Thursday, November 10, 2011

What is Comfort?

When your child is sick or scared, you take her in your arms, pat her head and say, "Don't worry. You'll feel better." or "Don't worry, everything will turn out fine." And often that is indeed the case.

But those words of comfort are often actually destructive, especially when spoken to an an adult. When you say, with a cheery upbeat voice, "Oh, don't worry, you'll be fine," you deny the validity of the person's feelings, and indeed imply (though you may not realize it) that he or she is misguided or stupid.

Here's what people in distress might prefer to hear:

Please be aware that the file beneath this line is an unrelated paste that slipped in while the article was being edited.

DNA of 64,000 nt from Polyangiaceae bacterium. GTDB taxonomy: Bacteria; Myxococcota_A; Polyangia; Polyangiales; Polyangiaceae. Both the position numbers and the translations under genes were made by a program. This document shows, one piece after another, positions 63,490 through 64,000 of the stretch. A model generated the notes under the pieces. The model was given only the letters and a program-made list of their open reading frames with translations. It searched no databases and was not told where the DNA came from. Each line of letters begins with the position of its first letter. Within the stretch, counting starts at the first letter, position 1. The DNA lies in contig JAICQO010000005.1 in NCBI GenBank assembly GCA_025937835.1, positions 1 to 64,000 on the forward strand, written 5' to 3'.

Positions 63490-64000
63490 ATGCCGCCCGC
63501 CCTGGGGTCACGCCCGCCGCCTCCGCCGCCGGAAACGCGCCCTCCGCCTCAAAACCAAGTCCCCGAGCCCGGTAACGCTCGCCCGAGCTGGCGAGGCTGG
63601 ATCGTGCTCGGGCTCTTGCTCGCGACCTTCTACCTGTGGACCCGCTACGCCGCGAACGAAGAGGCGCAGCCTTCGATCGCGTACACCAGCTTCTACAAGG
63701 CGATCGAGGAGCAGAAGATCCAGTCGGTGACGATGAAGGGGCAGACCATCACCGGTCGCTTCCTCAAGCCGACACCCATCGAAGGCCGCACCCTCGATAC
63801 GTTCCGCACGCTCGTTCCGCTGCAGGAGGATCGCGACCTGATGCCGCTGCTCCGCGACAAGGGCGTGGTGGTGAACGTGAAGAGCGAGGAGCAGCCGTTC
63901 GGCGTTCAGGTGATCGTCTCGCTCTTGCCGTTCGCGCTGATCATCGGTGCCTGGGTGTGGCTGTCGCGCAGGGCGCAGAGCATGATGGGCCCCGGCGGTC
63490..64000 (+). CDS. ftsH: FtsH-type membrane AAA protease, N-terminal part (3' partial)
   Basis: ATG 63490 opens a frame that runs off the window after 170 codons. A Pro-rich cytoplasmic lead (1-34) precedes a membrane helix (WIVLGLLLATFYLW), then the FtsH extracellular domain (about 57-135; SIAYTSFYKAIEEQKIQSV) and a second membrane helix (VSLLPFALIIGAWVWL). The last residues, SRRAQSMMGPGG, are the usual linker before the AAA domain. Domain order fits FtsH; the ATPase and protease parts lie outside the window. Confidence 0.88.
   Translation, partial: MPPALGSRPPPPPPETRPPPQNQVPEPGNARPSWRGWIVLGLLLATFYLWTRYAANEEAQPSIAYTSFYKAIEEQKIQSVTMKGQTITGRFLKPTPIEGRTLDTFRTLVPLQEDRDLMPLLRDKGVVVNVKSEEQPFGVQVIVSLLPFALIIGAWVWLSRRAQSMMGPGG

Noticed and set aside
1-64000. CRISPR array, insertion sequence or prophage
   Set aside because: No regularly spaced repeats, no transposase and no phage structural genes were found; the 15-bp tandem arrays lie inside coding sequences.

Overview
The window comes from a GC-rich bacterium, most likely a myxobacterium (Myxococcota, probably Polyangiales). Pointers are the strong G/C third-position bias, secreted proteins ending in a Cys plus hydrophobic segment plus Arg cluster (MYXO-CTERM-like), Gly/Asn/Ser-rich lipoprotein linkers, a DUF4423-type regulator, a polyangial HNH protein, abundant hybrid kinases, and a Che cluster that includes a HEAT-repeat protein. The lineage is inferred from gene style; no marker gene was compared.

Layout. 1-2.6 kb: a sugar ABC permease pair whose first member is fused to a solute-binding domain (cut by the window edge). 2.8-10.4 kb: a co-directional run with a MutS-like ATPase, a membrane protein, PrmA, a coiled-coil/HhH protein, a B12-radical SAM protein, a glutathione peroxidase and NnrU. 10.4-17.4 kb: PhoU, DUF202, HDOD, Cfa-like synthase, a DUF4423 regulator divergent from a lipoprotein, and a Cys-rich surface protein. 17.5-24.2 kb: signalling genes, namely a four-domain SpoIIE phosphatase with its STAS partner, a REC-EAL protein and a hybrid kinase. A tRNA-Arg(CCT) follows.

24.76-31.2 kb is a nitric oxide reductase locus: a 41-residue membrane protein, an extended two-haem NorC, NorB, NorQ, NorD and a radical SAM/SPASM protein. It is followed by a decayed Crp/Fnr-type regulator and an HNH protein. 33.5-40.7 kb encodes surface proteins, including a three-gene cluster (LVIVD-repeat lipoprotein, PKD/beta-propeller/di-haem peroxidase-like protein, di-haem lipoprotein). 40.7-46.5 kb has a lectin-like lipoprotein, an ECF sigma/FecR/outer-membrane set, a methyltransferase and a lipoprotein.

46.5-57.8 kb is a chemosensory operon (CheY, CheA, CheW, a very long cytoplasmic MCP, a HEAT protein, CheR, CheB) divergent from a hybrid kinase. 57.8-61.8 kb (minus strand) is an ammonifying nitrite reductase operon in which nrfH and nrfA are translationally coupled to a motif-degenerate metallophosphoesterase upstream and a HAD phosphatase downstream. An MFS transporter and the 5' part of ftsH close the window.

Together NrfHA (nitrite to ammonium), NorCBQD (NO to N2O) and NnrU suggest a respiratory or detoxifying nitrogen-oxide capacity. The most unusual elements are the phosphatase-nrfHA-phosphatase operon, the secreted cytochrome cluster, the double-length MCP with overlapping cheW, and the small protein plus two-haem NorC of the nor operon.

"I respect your distress. I respect how you are feeling."

"I hope things will go well. I want to offer you my positive thoughts (and prayers, if that is meaningful to you)."

Of course, we all wish the best for those in distress, but we must be careful that our words don't leave the person feeling invalidated and even more alone and scared.


  1. I do reiki and hypnotherapy at a hospice and yesterday I had to deal with some VERY distressed patients. It is difficult to know what to say to someone who knows they are going to die - but you are so right to say that respecting the validity of their feelings is the first thing to do

  2. There's nothing like acknowledging the challenges and pain someone is suffering with to help support them. Thanks for the reminder!

  3. Your title question is my life's work right now. If you come up with the definitive answer, blast me off an email.